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A few weeks ago a friend sent me a booklet, an illustrated version of The princess and the pea, which much delighted me, partly because, as she knew, it brought childhood memories, partly because my body/skin can be fired up with painful sensitivity to every little weight or wrinkle, any kind of pressure, from bedding, clothes, a person’s light touch… But what pleased me most was a twist I had forgotten – the pea, proof of proper princesshood, was preserved and presented in a museum vitrine.

I wonder if there is a kind of test for a real artist? Could I, once and for all, be declared one, and would I believe it? My conception of my (professional) artist-self is ever so brittle, easily pierced. To some extent that’s normal fare for most artists, but my ties into the (art)world are like withered air-roots, sparse and precarious, and constantly under challenge. Not because I ever stop making, but because my not-being-in-the-world means a dearth of direct connection, interaction and exchange.

In December 2013 I accepted – full of delight – the opportunity of a solo-show at the Linen Rooms in Lisburn for this May. I thought that, with help, I would be able to go, deliver a talk at the private view, meet people, see how my work comes alive in another space, and while I’m at it, douse myself in the glorious sound of spoken words (for which I’ve got a thing)… It was just around the time I was diagnosed with P.O.T.S., which seemed to offer a real chance of improvement in health as, unlike with M.E., there was medication to try. I started the year 2014 with a huge infusion of hope and optimism. Unfortunately one drug made me deteriorate, and the other brought no discernible improvement in terms of energy, no move towards verticality. I’m still in bad shape, steadfastly supine if you will, and extreme fatigue often pulls my day under.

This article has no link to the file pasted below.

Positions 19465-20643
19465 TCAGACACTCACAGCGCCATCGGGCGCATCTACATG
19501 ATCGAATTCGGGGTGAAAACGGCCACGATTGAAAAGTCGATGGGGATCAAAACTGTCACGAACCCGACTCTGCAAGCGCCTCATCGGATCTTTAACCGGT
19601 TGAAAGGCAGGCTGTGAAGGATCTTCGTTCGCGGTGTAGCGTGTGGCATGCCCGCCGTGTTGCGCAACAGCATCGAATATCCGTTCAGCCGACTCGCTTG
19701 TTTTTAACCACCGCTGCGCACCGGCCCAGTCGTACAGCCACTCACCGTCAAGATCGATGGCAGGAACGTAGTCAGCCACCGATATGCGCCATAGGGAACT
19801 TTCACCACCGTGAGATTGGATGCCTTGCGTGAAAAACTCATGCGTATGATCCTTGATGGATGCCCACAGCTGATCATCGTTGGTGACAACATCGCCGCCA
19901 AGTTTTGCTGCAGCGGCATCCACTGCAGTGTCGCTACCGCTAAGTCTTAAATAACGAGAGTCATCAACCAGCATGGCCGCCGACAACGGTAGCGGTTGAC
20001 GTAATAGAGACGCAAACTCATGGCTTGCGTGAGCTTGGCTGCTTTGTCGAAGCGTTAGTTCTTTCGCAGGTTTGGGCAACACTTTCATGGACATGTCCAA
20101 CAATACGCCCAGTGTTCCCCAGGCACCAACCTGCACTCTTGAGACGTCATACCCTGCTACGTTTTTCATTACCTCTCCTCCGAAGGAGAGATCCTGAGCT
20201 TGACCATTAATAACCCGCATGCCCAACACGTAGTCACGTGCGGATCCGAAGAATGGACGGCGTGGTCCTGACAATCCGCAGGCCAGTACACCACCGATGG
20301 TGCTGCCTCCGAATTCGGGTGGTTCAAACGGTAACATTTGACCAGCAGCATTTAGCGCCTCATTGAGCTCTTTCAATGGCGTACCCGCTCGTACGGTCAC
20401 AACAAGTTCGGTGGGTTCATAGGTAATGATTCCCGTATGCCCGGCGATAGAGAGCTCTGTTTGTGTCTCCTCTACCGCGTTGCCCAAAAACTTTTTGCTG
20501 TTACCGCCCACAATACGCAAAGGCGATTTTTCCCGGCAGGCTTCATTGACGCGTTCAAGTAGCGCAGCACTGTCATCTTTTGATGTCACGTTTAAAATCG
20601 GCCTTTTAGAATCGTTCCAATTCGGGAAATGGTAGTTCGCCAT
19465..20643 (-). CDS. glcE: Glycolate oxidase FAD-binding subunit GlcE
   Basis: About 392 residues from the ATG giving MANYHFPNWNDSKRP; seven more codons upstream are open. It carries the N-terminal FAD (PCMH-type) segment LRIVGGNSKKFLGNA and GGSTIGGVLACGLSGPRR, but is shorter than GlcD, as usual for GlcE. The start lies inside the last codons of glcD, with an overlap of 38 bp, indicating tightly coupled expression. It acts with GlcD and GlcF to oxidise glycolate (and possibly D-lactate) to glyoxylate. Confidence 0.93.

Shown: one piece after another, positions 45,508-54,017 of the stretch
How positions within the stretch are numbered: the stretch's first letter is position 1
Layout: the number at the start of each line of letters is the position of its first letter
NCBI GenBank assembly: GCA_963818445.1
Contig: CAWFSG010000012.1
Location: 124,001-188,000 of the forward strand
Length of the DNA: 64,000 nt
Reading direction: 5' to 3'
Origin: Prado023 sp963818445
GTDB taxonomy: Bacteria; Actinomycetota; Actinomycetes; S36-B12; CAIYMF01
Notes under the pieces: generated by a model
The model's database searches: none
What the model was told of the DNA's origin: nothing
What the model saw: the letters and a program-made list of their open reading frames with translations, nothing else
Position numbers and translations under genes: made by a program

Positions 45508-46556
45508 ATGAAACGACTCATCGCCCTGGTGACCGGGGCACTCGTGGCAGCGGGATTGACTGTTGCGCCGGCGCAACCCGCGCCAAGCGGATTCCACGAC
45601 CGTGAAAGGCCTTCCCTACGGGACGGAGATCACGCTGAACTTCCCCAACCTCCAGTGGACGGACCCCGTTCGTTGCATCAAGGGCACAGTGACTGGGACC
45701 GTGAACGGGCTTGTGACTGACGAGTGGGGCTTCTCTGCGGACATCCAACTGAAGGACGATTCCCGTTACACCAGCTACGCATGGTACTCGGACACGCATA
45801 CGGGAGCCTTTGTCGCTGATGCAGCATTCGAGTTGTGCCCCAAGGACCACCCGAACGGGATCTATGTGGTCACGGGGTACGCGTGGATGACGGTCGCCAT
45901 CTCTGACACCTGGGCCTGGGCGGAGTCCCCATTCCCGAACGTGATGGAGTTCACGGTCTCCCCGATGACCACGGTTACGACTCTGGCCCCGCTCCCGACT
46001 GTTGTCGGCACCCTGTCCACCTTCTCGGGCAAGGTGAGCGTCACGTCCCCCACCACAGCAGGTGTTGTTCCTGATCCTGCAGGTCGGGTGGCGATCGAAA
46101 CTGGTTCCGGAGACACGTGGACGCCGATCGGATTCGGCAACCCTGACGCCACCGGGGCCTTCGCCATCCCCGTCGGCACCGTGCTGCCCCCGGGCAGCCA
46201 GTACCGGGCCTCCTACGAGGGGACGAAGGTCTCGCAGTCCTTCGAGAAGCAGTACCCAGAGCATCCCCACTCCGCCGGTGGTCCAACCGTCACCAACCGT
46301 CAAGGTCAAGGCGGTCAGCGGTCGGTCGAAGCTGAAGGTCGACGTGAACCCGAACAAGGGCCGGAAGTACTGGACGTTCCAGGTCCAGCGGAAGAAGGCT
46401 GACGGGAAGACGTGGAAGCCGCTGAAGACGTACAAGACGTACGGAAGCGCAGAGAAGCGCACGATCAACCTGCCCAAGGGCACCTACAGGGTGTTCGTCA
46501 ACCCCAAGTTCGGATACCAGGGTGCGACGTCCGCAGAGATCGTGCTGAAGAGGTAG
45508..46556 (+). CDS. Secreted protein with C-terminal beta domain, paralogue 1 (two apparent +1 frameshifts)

At the beginning of the year I had to face facts: I cannot manage the journey to Northern Ireland just now. With a great sense of mourning I wrote to the gallery, explaining my worsened circumstances. I shifted the focus of my original proposal a bit, making my modes of production a feature of the exhibition, and suggested giving my talk via Skype. Then I held my breath until the gallery sent a positive response.

I realise I am still and always measuring myself, the scope and scale of my work and its complicated pathways into the world against how I think things could be if I was well, able to get out, share a studio, go to shows, private views, talks, seminars, apply for residencies, etc. – as I see so many of you doing. I can but fall and fail then, set myself up for frustration. Maybe it is time to be more realistic, dream and aspire within reason so-to-speak, and – with support – explore new ways of getting my work seen more regularly, my practice discussed, evaluated, challenged, contextualised, really engaged with. I need to get myself to a place of clear purpose, confidence and entitlement, a place with a bed of blankets on the floor, yes, but still one of subtle strength, determination and slow-burning intensity.

But first there’s a talk to write. I’ve got a solo-show!!

Marion Michell
Strands of wishful thinking: Hairlings and other things
2 – 30 May 2015

R-Space Gallery
The Linen Rooms
32 Castle Street
Lisburn BT27 4XE
Northern Ireland

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